# Log probability

In computer science, the use of log probabilities is a way to represent probabilities in a way which has several practical computational advantages over the standard use of approximated real numbers in the $[0, 1]$ interval.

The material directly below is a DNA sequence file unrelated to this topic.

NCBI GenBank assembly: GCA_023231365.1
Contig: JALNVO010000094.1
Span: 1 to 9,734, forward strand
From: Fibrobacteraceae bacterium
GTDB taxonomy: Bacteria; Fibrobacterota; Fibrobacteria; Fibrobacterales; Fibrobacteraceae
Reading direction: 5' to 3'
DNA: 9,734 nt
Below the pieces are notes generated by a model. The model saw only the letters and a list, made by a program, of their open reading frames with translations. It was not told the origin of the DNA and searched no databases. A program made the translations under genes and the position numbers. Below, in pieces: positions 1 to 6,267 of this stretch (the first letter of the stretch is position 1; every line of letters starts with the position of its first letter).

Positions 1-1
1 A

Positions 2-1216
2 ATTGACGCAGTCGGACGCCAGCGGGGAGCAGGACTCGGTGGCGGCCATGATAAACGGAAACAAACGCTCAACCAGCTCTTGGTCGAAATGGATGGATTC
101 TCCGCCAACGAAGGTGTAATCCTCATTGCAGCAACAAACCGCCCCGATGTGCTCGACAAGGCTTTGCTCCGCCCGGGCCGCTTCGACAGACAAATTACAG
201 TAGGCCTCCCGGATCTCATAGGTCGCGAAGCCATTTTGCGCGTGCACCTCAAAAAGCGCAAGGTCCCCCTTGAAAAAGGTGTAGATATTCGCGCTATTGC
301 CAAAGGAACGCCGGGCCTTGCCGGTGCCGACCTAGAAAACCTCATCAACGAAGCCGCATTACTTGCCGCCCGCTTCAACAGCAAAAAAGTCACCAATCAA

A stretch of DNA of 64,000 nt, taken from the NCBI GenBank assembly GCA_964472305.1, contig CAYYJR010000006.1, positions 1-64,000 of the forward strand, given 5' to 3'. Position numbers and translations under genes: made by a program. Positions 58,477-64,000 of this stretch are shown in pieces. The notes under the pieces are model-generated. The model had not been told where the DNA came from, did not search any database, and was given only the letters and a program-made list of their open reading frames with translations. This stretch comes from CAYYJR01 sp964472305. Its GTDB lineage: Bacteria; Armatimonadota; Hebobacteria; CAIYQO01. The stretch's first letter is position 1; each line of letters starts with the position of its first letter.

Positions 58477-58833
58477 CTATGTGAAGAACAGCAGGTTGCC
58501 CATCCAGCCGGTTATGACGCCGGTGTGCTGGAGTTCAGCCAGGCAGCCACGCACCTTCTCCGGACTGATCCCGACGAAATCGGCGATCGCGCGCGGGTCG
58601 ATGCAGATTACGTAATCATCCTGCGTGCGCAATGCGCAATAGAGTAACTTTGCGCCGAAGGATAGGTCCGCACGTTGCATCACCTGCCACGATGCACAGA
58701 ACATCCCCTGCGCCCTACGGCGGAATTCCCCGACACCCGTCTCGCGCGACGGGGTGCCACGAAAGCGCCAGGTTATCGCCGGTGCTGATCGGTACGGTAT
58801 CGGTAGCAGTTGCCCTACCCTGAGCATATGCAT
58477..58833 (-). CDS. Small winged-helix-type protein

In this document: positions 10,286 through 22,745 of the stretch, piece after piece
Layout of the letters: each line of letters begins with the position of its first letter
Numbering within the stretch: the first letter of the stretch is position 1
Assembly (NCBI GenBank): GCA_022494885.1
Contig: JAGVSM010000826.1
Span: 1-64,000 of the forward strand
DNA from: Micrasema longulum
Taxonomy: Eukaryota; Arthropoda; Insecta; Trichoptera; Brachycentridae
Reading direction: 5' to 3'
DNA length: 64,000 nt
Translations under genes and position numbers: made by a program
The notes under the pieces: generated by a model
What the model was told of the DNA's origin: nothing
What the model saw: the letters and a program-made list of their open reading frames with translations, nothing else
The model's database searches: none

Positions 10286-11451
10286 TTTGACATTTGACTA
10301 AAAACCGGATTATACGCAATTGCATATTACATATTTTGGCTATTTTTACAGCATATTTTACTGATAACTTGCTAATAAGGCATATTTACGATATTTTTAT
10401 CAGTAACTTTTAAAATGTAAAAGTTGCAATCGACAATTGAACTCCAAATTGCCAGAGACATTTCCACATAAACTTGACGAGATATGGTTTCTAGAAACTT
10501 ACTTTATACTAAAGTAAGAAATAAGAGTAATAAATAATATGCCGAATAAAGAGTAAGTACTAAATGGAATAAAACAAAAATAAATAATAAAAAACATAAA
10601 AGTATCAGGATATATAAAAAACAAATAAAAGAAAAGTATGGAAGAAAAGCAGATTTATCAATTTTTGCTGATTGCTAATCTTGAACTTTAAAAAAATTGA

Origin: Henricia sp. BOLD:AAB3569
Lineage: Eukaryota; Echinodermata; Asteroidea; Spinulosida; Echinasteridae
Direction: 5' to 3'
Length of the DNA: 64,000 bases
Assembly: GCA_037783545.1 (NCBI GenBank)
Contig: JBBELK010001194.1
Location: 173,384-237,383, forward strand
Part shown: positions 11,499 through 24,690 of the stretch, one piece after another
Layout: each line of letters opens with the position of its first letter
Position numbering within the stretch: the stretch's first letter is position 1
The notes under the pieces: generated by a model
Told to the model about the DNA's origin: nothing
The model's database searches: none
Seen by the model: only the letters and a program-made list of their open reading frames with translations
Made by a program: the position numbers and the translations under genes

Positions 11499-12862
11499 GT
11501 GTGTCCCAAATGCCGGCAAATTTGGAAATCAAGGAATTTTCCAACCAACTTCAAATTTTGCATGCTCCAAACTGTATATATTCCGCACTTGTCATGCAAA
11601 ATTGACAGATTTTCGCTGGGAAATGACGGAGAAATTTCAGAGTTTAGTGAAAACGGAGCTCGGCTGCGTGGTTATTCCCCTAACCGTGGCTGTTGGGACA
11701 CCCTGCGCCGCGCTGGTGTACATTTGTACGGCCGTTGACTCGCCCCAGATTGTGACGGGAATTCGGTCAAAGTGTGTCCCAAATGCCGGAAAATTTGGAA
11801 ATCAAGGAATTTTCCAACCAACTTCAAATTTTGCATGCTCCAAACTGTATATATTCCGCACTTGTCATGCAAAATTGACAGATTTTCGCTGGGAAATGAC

Since the log of a number in $[0, 1]$ is negative, negative log probabilities are more commonly used. The most common log probability representation is therefore to encode a probability $x \in [0, 1]$ as $x' = - \log(x) \in \mathbb{R}$. The product of probabilities $x \cdot y$ can then be replaced with the more efficient calculation $x' + y'$. The sum of probabilities $x + y$ is more complex to express and is written as $- \log(e^{- x'} + e^{- y'})$. However, in many applications a multiplication of probabilities (giving the probability of all independent events occurring) is used more often than their addition (giving the probability of at least one of them occurring). Additionally, the cost of computing the addition can be avoided in some situations by simply using the highest probability as an approximation. Since probabilities are nonnegative this gives a lower bound.